The German Studies department was my first home at William & Mary. Walking in to meet my advisor was like coming up for air after the frenzy of freshman orientation. After four years of German in high school and a month in Aachen, I knew going in that I wanted to pursue a degree in German Studies. Unlike the new faces, the new hallways, and new room, German was comfortably familiar. That feeling, of course, did not last long. Like any good languages major, I dove straight into the deep end with a 300 level grammar and stylistics course, in addition to a writing intensive freshman seminar on the Berlin Wall. Surrounded by seasoned upperclassmen, I was, at first, afraid I had no business being there, but was quickly made included by the students and our professor.
After several more German classes the next semester, I was inspired to go back to Germany, and was accepted to a summer research program at the RWTH Aachen in philosophy. It was a summer of firsts: my first solo international airplane ride, the first time living and cooking for myself (also the first time having unlimited freedom in a German grocery store!), and the first time relying on public transportation. The independence was exhilarating, the town was magical, and, especially having to survive in a foreign language, I felt like an adult for the first time. I learned so many things living independently abroad and my perspective shifted dramatically. I was then able to share the lessons of these adventures as well as my new Öcher-influenced vocabulary as I worked as a TA in German 201 and 202 sophomore year and lived with other coursemates in the German house.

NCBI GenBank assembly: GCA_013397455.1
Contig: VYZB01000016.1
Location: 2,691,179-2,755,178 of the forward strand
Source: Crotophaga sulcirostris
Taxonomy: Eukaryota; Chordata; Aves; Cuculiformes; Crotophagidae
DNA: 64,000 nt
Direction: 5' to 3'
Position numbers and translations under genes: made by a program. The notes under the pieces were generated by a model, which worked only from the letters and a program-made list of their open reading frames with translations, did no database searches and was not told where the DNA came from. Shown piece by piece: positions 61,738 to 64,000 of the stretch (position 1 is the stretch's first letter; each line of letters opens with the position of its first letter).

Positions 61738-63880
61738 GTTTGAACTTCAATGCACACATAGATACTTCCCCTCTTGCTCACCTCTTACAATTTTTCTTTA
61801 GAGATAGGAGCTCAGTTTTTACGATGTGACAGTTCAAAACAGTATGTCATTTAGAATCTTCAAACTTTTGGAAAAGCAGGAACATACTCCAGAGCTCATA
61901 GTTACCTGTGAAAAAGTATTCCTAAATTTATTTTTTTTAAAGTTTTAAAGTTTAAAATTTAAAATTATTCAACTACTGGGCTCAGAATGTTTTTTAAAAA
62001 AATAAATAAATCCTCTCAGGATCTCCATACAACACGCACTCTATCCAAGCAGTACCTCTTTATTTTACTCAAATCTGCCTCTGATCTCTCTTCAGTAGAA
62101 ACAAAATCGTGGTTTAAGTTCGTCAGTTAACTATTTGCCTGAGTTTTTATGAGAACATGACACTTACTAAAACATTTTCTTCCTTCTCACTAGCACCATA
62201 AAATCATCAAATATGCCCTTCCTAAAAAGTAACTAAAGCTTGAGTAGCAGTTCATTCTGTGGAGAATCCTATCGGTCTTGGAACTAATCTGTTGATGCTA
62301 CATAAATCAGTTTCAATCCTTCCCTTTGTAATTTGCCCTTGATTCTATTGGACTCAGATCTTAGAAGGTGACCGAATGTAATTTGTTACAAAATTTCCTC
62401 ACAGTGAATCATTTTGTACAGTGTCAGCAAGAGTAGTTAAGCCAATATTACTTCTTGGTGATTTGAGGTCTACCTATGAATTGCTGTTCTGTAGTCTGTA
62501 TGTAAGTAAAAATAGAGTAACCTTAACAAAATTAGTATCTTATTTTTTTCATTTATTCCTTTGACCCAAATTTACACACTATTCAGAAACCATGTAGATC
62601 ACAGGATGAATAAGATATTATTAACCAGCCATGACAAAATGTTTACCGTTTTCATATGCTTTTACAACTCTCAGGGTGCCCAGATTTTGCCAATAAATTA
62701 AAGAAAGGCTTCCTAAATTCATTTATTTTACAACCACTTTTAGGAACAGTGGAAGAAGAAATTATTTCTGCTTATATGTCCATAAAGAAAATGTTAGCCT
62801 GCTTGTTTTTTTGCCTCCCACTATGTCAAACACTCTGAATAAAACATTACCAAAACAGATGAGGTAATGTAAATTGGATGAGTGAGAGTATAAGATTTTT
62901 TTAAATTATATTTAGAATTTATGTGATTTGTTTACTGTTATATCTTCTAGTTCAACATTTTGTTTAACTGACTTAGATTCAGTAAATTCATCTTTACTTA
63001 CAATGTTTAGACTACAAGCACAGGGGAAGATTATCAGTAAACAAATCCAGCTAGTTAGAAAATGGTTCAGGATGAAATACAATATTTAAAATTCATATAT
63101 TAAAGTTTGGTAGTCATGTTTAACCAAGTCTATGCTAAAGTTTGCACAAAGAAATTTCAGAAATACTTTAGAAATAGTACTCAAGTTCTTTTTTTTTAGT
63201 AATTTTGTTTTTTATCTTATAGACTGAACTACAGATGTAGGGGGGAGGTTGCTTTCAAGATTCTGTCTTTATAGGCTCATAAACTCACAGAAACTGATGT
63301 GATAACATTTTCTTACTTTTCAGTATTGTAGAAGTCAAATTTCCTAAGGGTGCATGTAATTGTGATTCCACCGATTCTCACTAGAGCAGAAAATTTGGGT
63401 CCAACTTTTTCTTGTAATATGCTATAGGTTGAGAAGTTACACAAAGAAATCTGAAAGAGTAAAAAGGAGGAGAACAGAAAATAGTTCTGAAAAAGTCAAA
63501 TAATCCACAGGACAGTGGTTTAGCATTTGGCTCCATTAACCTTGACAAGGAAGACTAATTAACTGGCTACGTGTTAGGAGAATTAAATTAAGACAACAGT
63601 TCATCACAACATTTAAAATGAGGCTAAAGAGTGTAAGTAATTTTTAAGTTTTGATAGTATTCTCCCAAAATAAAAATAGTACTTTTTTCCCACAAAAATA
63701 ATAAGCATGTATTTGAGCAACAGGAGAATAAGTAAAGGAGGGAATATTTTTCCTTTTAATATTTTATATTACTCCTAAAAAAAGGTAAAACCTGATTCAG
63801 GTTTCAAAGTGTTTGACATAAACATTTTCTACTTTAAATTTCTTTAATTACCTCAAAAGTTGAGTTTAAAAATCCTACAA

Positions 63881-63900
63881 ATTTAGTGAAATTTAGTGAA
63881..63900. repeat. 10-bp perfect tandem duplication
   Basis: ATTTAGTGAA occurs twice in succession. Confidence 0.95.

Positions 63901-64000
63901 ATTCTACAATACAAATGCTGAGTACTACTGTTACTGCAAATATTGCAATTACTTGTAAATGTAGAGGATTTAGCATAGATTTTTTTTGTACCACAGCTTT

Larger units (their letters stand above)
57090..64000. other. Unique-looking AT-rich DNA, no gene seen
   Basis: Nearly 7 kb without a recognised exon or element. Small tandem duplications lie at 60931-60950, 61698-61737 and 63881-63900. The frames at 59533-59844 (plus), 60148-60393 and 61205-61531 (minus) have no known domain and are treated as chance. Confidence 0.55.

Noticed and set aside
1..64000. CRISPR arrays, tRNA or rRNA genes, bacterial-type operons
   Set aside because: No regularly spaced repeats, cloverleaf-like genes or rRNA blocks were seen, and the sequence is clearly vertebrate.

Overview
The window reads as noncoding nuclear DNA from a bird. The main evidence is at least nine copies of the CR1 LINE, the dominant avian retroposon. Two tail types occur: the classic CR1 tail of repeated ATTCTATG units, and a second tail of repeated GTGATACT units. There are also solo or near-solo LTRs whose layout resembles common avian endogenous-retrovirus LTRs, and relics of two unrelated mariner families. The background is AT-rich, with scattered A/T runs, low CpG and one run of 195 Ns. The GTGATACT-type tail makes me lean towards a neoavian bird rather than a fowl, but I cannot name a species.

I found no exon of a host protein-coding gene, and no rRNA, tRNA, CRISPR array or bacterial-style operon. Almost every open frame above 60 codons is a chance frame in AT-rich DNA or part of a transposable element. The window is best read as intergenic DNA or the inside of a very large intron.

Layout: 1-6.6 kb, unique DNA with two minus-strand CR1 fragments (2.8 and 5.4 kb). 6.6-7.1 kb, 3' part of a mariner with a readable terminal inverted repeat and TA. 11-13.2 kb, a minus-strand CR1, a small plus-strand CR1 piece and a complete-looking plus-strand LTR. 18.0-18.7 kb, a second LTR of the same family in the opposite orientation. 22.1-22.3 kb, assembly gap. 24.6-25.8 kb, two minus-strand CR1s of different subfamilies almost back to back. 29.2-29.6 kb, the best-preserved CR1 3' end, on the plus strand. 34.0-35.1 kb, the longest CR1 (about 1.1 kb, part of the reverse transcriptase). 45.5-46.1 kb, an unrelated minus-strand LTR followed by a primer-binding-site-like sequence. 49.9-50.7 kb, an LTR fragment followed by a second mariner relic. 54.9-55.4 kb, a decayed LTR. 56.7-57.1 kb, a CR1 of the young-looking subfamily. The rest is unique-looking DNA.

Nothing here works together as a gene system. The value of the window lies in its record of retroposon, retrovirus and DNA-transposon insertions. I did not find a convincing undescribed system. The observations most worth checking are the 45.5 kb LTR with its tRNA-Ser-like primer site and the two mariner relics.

One semester abroad is never enough, and I was back to Europe for a junior year abroad. As I was also curious about Welsh, I split my year between a semester at Cardiff University and the University of Münster. While in Cardiff, I took an intensive seminar in German literature and worked as a TA in several language classes. I then spent three months working as a research intern for the Deputy Presiding Officer of the National Assembly for Wales, and one of my larger projects was to translate German newspaper articles about the upcoming Scottish referendum. Once I arrived in Münster, I was reunited with my beloved off-brand Fanta and pretzels and prepared to take on German university classes. I was often the only foreigner in my lectures, which was certainly a challenge, but well rewarding in the end.
Participating actively in a languages major and studying abroad doesn’t just teach you a new language: you learn how to live. I am indebted to the incredible professors in the German department and for their support and all of the opportunities they provide to immerse in the language and culture in and out of the classroom. As I prepare for a Fulbright Fellowship to Germany next year, I am confident that studying in the German department is the best choice I could have made at William & Mary.